Missouri deploys Coplink

Missouri will deploy a software suite from Knowledge Computing Corp. that will foster better information sharing and collaboration among local and state law enforcement.

The state will use Coplink crime analysis tools, which provide decision support for rapidly identifying criminal suspects, relationships and patterns to solve crimes and thwart terrorism. Coplink allows vast quantities of structured and seemingly unrelated data ' including data stored in incompatible databases and records management systems ' to be securely organized, consolidated and quickly analyzed over a secure intranet-based platform.

The software includes sophisticated analytics and visualization tools to build institutional memory.

One search using known partial facts from an ongoing investigation could produce qualified leads that would otherwise be unapparent in seconds. Without Coplink, this process could take days or weeks to accomplish, Missouri law enforcement officials said.

Coplink can generate new investigative leads in rapes, murders, burglaries, robberies and other crimes, said Mick Covington, executive director at the Missouri Sheriff's Association.

'Vague physical descriptions and bits of information given by crime victims or witnesses, such as tattoos, car colors and nicknames, take on new life when they are researched in a regional database,' he said.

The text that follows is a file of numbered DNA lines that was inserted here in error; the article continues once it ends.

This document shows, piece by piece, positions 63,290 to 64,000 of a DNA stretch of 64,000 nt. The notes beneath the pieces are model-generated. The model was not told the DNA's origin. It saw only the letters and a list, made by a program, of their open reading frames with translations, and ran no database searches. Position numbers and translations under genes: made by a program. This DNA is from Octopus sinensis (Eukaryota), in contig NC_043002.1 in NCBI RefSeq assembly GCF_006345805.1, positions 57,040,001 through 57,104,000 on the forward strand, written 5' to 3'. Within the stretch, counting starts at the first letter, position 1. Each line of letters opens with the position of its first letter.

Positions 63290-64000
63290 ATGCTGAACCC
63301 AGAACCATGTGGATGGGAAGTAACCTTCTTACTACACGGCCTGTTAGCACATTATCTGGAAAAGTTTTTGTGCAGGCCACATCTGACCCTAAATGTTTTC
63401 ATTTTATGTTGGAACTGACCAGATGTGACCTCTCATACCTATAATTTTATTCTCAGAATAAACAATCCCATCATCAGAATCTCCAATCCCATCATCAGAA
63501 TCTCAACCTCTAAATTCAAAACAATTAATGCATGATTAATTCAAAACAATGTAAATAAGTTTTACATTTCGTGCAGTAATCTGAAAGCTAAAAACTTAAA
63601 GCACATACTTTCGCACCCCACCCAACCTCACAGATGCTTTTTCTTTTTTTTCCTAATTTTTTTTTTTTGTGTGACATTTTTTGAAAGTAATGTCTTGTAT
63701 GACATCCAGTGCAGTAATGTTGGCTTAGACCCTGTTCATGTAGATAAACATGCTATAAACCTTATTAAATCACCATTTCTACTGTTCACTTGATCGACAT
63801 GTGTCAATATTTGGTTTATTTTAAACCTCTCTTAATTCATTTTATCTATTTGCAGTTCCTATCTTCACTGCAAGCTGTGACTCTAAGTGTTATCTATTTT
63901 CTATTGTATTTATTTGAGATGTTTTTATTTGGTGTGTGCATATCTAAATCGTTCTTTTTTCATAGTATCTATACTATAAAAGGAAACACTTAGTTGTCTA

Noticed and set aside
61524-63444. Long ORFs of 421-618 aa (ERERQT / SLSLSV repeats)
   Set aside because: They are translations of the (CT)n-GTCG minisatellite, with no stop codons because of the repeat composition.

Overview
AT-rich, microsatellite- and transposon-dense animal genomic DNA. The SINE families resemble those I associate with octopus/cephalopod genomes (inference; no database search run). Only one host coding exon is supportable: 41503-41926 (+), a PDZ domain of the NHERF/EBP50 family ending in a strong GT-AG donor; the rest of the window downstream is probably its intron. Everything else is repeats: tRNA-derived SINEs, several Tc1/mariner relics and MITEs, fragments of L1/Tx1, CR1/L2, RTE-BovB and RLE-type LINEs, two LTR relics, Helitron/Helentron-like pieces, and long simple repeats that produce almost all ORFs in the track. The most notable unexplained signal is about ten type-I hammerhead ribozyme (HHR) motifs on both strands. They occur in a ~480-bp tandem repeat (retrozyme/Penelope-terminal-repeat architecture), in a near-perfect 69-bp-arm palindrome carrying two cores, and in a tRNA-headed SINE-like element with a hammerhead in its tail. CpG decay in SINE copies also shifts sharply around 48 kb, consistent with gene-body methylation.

Coplink will allow the Missouri Information Analysis Center and other agencies to instantly cross-reference and analyze law enforcement records systems statewide. MIAC, launched in 2005, collects, evaluates, analyzes and disseminates information to agencies tasked with Homeland Security responsibilities.

Authorized law enforcement officers, investigators, detectives, highway patrol troopers, and crime analysts statewide will have access to Coplink. Missouri has 12,655 full-time sworn officers serving communities across 114 counties, the city of St. Louis, 535 municipalities and other state law enforcement entities.

Missouri-based Professional Services & Resources Inc. will serve as a subcontractor to Knowledge Computing Corp. Funding for the project, known as Missouri Data Exchange, was made possible through a partnership between state and local law enforcement, which pooled federal funding, state officials said.

About the Author

Rutrell Yasin is is a freelance technology writer for GCN.

inside gcn

  • federal blockchain

    How blockchain can transform the public sector

Reader Comments

Please post your comments here. Comments are moderated, so they may not appear immediately after submitting. We will not post comments that we consider abusive or off-topic.

Please type the letters/numbers you see above

More from 1105 Public Sector Media Group